ACT NOW: a new foot assessment tool for people with diabetes
7 July 2021 | Dr Anne Phillips, QN
We would like to encourage every Community Nurse to adopt and use the new ACT NOW foot assessment tool. Community Nurses, Nursing Home Staff and carers are at the forefront of helping people with diabetes and detecting foot problems. Any delay in treating a foot related problem in someone with diabetes can be catastrophic.
‘Time is Tissue’
iDEAL Diabetes is a Multidisciplinary team that aims to support and offer educational approaches and tools for every healthcare professional and every person with diabetes, to reduce variations in diabetes care. ACT NOW is designed as an easy-to-use assessment tool for practitioners working with people with diabetes who are affected by a foot problem. A key aim is to reduce delays in referral time for specialist review as ‘time is tissue’ in diabetes care.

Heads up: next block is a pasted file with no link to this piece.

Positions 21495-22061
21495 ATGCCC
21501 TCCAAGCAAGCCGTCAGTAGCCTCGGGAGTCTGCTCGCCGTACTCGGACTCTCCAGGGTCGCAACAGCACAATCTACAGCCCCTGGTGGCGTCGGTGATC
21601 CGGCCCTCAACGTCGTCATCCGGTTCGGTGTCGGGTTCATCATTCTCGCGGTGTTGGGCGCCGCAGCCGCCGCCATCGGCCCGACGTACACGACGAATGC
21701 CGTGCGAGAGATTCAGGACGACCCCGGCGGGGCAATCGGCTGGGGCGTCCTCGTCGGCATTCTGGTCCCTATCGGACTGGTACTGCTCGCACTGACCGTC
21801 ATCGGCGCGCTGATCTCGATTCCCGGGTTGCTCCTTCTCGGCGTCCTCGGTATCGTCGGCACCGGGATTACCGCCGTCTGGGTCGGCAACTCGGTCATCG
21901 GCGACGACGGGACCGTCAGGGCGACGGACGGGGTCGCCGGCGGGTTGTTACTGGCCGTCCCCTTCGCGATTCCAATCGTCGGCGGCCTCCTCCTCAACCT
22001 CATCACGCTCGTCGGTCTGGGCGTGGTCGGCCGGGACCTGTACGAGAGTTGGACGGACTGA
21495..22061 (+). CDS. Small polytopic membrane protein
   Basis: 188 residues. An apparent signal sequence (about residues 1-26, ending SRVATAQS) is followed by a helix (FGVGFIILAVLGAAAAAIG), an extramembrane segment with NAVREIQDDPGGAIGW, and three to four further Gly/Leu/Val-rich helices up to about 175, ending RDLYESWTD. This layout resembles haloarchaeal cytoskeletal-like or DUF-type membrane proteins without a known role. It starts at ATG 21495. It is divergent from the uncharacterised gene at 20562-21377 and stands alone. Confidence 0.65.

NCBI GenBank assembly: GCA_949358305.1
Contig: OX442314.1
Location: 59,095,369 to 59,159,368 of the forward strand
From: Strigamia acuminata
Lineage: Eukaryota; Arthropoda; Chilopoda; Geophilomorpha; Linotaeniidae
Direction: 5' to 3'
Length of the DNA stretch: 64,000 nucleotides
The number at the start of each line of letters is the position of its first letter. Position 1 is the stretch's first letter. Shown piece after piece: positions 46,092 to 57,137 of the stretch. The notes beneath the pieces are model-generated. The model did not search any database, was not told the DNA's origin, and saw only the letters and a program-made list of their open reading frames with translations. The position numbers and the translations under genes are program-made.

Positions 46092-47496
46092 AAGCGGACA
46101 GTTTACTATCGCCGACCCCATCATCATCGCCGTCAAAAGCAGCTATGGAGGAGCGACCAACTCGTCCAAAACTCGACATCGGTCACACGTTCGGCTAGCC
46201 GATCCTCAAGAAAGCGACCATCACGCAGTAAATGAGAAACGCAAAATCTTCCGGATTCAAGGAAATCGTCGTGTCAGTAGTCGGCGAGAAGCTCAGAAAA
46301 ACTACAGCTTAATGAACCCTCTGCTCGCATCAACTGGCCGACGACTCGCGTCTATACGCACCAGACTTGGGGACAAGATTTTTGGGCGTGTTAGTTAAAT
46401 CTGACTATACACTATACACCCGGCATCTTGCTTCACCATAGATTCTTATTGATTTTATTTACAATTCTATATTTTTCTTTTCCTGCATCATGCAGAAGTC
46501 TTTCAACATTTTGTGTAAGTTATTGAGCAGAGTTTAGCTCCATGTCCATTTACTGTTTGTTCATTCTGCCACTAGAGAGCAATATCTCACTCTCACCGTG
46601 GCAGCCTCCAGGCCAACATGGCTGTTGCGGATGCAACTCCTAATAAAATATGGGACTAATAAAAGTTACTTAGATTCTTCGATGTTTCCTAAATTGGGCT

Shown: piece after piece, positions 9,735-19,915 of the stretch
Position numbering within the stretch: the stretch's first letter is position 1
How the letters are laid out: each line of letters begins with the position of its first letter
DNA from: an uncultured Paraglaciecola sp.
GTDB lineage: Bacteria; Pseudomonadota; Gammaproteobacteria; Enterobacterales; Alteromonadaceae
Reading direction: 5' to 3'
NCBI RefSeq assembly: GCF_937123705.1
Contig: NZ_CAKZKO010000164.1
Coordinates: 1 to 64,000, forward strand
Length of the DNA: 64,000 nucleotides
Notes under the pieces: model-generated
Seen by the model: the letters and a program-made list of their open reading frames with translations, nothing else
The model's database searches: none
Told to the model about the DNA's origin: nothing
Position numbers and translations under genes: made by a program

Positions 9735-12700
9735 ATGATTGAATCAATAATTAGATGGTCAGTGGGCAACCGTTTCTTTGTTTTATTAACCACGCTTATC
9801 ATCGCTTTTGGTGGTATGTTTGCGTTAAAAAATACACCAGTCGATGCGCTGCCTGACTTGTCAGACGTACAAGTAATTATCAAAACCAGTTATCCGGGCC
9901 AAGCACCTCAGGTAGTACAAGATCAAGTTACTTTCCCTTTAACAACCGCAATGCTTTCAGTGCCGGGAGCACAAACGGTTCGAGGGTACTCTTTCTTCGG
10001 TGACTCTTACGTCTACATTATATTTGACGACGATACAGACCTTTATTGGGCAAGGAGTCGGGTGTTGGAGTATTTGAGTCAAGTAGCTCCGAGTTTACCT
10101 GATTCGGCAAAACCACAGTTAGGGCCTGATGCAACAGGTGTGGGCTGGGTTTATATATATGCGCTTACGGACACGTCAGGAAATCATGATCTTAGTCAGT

During their lifetime, one in three People with Diabetes may develop foot ulcers (Armstrong et al, 2017). These ulcers are highly susceptible to infection which can spread rapidly, causing overwhelming tissue destruction or gangrene, necessitating major amputation. The progression from an initial ‘scratch’ to gangrene can take as little as 48 hours. People can also lose a leg to gangrene because of a reduction in blood supply to the foot (National Diabetes Footcare Audit of England and Wales (NDFA), 2019).
A lack of knowledge can lead to a lack of urgency among People with Diabetes, carers and staff, who may not recognise that they have a foot related problem requiring urgent referral or care interventions (Pankhurst and Edmonds, 2018). A temperature change can indicate infection or the development of Charcot arthropathy. However, Charcot arthropathy can be easily missed without access to an X-ray or MRI scan, and thus may not receive a necessary urgent referral to a Multi-disciplinary Footcare Services Team (Vopat et al, 2018).
As well as amputation being a personal life-changing event, the financial burden of diabetes-related foot care is immense. The cost of health care for ulceration and amputation in diabetes in 2014–2015 was estimated at between £945 million and £1,087 million representing 0.8% to 0.9% of the National Health Service budget for England alone (Kerr et al, 2019). If there are difficulties in accessing a GP appointment for any reason, there is a risk of critical delay in People with Diabetes receiving appropriate assessment and treatment.